• Social Engineering: This category covers a wide variety of manipulative tactics that exploit human psychology to trick individuals into divulging confidential info or performing functions that compromise security. It often targets individuals, organizations, or even entire networks and involves deception, trust exploitation, impersonation, phishing, and employee baiting through emails, texts, and phone calls.
  • Structured Query Language (SQL) Injection: This is a cyber-attack where an attacker’s code is inserted into input fields of database queries. This can lead a system to execute unintended commands, potentially giving unauthorized access to sensitive data that is often stolen, altered or deleted.
  • Zero-day Exploits: This attack targets unknown vulnerabilities in software or hardware, providing attackers an advantage as there’s no known patch. Zero-day exploits get their name because victims have little time (zero days) to mitigate the threat. Because the attacker has the upper hand immediately, these are super popular among the cybercrime community. 

Keep in mind that cyber slip-ups often come from everyday actions. Someone might get tricked by a phishing scam, use a too-obvious password, or pop in a free USB drive that unknowingly carries malware. 

Even the most innocent employees can unintentionally kick off a cyber attack. That’s why educating and training your staff is invaluable. The more they know about different cyber threats and what could go wrong, the better they’ll be at spotting and stopping potential issues.

Who needs cyber liability insurance?

Insurance against cyber liabilities is not just reserved for tech giants; it’s a must-have for businesses of any size. Whether your operations are local or global, especially if they involve managing personal or financial data online, making cybersecurity a priority through this insurance is essential.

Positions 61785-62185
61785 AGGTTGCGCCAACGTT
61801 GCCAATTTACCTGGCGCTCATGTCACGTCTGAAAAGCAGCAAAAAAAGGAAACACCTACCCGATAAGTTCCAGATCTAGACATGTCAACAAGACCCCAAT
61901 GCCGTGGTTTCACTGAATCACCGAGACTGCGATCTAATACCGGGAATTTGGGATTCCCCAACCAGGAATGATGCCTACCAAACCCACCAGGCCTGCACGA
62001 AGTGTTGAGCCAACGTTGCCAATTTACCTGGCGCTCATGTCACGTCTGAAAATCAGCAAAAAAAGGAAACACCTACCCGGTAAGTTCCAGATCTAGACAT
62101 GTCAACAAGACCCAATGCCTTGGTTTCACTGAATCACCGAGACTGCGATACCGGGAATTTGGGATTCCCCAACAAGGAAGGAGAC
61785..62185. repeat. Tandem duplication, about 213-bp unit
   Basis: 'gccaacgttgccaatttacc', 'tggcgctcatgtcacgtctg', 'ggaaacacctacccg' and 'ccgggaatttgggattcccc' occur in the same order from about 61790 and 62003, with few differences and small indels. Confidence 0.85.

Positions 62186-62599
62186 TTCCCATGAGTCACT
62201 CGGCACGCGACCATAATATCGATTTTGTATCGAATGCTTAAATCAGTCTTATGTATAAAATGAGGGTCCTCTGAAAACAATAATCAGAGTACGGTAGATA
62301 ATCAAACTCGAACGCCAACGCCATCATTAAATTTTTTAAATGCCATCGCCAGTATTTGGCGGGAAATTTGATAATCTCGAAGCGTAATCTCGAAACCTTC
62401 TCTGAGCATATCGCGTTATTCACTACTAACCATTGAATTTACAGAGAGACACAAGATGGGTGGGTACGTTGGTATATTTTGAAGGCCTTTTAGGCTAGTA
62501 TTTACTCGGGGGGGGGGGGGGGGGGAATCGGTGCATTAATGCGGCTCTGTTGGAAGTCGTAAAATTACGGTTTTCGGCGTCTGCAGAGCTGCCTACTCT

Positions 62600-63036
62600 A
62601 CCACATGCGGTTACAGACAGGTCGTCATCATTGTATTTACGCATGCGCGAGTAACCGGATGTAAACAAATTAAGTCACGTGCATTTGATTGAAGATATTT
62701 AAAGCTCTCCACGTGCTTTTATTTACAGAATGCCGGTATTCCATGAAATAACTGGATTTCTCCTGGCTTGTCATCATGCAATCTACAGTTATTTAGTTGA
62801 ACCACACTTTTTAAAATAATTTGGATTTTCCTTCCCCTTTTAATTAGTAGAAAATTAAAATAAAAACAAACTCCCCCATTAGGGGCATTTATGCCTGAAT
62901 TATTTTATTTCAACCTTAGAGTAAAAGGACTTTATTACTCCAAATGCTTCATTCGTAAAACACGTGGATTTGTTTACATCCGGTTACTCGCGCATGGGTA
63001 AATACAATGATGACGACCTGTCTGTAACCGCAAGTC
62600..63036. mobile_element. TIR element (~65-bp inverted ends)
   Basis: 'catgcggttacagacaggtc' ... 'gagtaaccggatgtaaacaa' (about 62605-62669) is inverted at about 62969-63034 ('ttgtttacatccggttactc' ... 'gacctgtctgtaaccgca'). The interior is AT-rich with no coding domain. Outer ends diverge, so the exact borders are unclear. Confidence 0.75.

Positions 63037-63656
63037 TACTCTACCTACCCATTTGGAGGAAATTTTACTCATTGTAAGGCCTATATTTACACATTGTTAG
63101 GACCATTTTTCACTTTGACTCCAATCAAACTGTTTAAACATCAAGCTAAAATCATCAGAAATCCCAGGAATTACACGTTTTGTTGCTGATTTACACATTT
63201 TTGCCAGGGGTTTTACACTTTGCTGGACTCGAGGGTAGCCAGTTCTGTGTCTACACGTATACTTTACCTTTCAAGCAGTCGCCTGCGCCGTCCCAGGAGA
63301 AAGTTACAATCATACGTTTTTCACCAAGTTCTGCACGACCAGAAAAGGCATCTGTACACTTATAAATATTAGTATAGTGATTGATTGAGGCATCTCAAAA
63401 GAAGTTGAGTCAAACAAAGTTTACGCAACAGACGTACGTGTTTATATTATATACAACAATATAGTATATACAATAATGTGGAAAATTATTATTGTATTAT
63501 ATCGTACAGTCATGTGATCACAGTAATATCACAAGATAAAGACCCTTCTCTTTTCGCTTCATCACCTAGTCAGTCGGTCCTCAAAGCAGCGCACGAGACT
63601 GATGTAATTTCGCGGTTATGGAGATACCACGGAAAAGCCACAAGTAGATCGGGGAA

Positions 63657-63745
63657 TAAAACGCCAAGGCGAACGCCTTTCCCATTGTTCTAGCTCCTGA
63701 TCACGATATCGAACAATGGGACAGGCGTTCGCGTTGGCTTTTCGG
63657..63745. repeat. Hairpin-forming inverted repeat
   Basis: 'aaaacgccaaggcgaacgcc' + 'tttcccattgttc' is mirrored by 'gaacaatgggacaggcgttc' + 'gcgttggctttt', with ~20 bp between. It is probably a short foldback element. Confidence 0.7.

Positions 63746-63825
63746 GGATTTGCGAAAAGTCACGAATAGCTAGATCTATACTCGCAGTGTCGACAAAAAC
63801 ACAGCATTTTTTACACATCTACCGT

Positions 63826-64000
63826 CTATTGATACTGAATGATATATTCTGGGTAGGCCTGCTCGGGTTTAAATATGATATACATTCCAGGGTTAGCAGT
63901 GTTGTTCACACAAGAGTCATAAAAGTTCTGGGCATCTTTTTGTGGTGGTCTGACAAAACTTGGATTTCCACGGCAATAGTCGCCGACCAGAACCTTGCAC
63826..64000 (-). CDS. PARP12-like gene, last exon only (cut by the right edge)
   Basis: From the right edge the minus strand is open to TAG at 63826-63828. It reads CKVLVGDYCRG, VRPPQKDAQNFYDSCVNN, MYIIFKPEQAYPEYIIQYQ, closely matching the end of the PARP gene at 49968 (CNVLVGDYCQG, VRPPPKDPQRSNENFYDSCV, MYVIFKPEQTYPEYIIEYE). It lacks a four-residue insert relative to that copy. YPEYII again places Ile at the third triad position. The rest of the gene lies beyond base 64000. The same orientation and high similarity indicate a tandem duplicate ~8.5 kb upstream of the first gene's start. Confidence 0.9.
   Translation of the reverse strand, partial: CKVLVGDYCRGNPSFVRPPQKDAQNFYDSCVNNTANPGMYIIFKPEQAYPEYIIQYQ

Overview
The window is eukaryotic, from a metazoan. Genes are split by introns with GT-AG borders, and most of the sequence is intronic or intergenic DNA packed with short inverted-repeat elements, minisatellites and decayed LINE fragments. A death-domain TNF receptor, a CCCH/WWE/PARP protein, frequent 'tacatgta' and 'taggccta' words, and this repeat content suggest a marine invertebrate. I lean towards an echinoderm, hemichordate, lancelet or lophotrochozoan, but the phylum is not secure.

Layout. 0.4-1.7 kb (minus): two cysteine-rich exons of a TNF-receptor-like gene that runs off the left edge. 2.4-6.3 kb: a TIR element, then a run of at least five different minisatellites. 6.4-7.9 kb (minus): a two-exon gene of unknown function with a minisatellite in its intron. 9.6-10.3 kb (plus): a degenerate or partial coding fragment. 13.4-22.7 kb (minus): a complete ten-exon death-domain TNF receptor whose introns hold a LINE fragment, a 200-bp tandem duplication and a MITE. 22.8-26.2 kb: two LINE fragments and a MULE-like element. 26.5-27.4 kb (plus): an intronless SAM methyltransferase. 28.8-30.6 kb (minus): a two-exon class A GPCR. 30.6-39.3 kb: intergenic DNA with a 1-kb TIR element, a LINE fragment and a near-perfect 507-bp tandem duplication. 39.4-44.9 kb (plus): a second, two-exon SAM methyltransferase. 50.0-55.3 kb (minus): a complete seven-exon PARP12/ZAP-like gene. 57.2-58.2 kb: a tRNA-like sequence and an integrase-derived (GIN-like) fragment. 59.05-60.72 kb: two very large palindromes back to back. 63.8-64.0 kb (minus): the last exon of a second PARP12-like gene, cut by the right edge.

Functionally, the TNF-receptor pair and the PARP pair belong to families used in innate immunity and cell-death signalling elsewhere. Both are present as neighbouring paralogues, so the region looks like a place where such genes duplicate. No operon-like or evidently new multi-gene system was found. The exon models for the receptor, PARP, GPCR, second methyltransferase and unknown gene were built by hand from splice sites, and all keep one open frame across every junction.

Consider all the sensitive information your business deals with — names, birthdates, contact details, IDs, passwords, health records, credit card details, banking info, driver’s licenses, and intellectual property. If your business handles any of these, it’s vulnerable to cyber threats, regardless of size or industry.

Working with third-party vendors adds more risk. If a data breach originates at or gets passed on through a vendor, your business could still be responsible. To reduce this risk, companies often require third-party vendors to carry sufficient cyber liability insurance, strengthening their cybersecurity stance. 

When do I need cyber liability insurance coverage? 

The answer is most likely “right now.” Being proactive beats playing catch-up with potential threats. But, before jumping into cyber liability insurance, it’s smart to know your weak spots. Doing a thorough assessment is a solid starting move, helping you figure out where you need the most protection. That’s where we can help. 

There are many different types of business insurance, including cyber insurance. Selecting the appropriate type is just as important as choosing and refining your products and services. 

But for businesses operating at least partly online, cyber liability insurance is not just a safeguard against cybercrime; it’s a wise investment in protecting client trust. To customize a cyber insurance program to your business needs and risk profile, connect with the Guided Solutions team today to discuss your specific situation.